14ft sailing dinghy study plans

In Spain Martin Scannall has built and launched a 9ft dinghy built to Stirling and Son plans. She is to be the tender to the cutter Sauntress.

At the other end of the scale Will is working in conjunction with naval architect Theo Rye on the design of a 140 ton topsail schooner of circa 1830 that is to be built in the far East.

Stirling and Son undertake traditional boat building and wooden boat repair and have an office at Tavistock, tel 01822 614259, and a covered yard at Devonport, tel 07727 233346.

Stirling and Son move into a new yard at Devonport, while Victorian racing yacht Integrity adds to its collection of awards

Alert & Integrity on the slip

On 1st March Stirling and Son Ltd acquired the lease for the No 1 covered slip at South Yard, Devonport, Plymouth.

Sited adjacent to the dockyard wall, Slip No 1 is the oldest remaining covered slipway in any royal dockyard in the world, and dates from around 1763 – 250 years ago this year. The roof was added in around 1814.

The slipway is 53m (173ft) long and the roof is supported by a double line of 23 trussed wooden pillars. At the north end, the roof is apsidal in shape in order to accommodate the bowsprits of larger craft.

By the water just outside the slip is the famous statue of King Billy – actually ship’s figurehead from the warship Royal William. King William IV reigned from 1830-7 – read about the statue here.

Although the slipway was re-laid in 1914 it has undergone few alterations and is still used as was originally intended – and is now a scheduled ancient monument, which means that it has the same protected status as Stonehenge.

As it turns out, Will Stirling has a family connection to Slip No 1: his great, great, great, great grandmother, Eliza Barlow, launched Nelson’s flagship, the Foudroyant (80 guns) on this slip in 1798. Admiral Sir Robert Barlow was an Admiral in Nelson’s navy and his and Eliza’s daughter, Hilaire, married Nelson’s brother William Nelson.

An unusual condition of the lease is that only traditional wooden boatbuilding and repair must be undertaken – which I gather seems a rather wonderful rule to the Stirling and Son folks.

There are lots of plans for upgrading the slip to provide a fantastic deep water boatyard facility including re-installing a winch and cradles, repairing the double slip rails and reinstating the dockside cranes.

Yacht repair work has already started: three yachts have arrive on the slip so far; Pierette an 1899 Fife, Alert Will’s first build of his own design, and Integrity which will remain at the top of the slip until she is sold through Sandeman Yacht Company of Poole.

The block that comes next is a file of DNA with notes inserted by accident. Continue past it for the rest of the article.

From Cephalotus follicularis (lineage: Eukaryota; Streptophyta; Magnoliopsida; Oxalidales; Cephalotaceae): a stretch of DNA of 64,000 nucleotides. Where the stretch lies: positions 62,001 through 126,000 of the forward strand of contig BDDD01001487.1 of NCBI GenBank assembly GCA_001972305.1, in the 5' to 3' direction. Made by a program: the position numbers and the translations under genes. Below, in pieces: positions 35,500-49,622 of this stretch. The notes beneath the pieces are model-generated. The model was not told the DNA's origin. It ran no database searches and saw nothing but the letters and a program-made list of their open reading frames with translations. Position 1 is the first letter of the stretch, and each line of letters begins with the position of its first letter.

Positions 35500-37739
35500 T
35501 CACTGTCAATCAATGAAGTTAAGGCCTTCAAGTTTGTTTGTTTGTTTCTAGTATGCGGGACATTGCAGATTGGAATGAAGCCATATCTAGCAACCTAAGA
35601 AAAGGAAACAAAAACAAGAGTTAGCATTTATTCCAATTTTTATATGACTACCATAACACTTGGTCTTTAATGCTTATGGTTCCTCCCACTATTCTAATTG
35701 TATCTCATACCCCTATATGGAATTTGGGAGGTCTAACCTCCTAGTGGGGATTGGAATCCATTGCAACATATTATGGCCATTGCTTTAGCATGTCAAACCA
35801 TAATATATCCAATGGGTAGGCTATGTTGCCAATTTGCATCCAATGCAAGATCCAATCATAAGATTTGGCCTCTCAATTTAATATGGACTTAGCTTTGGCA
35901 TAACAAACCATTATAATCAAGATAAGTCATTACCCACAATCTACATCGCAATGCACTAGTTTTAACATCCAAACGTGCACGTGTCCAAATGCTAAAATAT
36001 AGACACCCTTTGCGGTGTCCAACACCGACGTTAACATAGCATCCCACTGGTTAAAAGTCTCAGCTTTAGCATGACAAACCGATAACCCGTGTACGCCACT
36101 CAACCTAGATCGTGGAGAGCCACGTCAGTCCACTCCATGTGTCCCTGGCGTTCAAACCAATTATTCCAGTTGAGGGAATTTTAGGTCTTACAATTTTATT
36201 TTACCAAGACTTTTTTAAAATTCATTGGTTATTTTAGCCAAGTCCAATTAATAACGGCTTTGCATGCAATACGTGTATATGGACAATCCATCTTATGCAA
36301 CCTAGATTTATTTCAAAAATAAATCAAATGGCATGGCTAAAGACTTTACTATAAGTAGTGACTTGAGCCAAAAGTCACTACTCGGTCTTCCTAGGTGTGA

Stirlings collect the Classic Boat Best New Build Award

On the 7th March Will and Sara drove to London for the Classic Boat Awards party in Mayfair, where Griff Rhys Jones presented them with their award for Best New Build Over 40ft for Integrity, voted for by readers

This is the 3rd award they have received for Integrity, and is in addition to one for Alert and one for Stirling and Son’s 14ft sailing dinghy.

Overall, the Stirlings’ display case now contains:

  • Integrity Voted Best New Build Over 40′ Classic Boat Awards 2013
  • Integrity Voted People’s Choice Plymouth Classics 2012
  • Integrity Awarded Best Traditionally Built Craft Plymouth Classics 2012
  • 14ft Sailing Dinghy Voted Best Dinghy Plymouth Classics 2012
  • Alert Awarded for Exceptional Research and Boatbuilding SWMHS 2009

Contact Stirling and Son via its website or follow the company’s Facebook page.

Integrity & Alert on the slip King Billy at the entrace to the slip No. 1 Covered Slipway, Devonport

Integrity sailing Integrity Pierette 1899 Fife

Sara & Will receiving award from Griff Rhys Jones

Pierhead painter Dominique Perotin’s portrait of newly built Victorian racing yacht Integrity

Integrity Painting

French pierhead painter Dominique Perotin has produced this portrait of the newly-built Victorian gentleman’s racing yacht Integrity - and it seems to me that she has joined the wonderful yacht’s growing legion of admirers. (Click on the link to see her website.)

Integrity was designed and built by traditional yacht builders and wooden boat repairers Stirling and Son of Tavistock, Devon and is listed for sale via the company website. There are also quite a few posts about her here at intheboatshed.netclick on this link and follow the trail of ‘older posts’ links to find them.

Integrity sailing 6

Integrity in flight

On the subject of Stirlings, boat builders sometimes get some funny commissions. Will Stirling and his colleagues have recently been building a pair of dinghy seats for a pub. I guess if a drinker feels wobbly some time, they can put it down to sitting in a boat, rather than blame the beer and wine…

Stirling & Son dinghy seat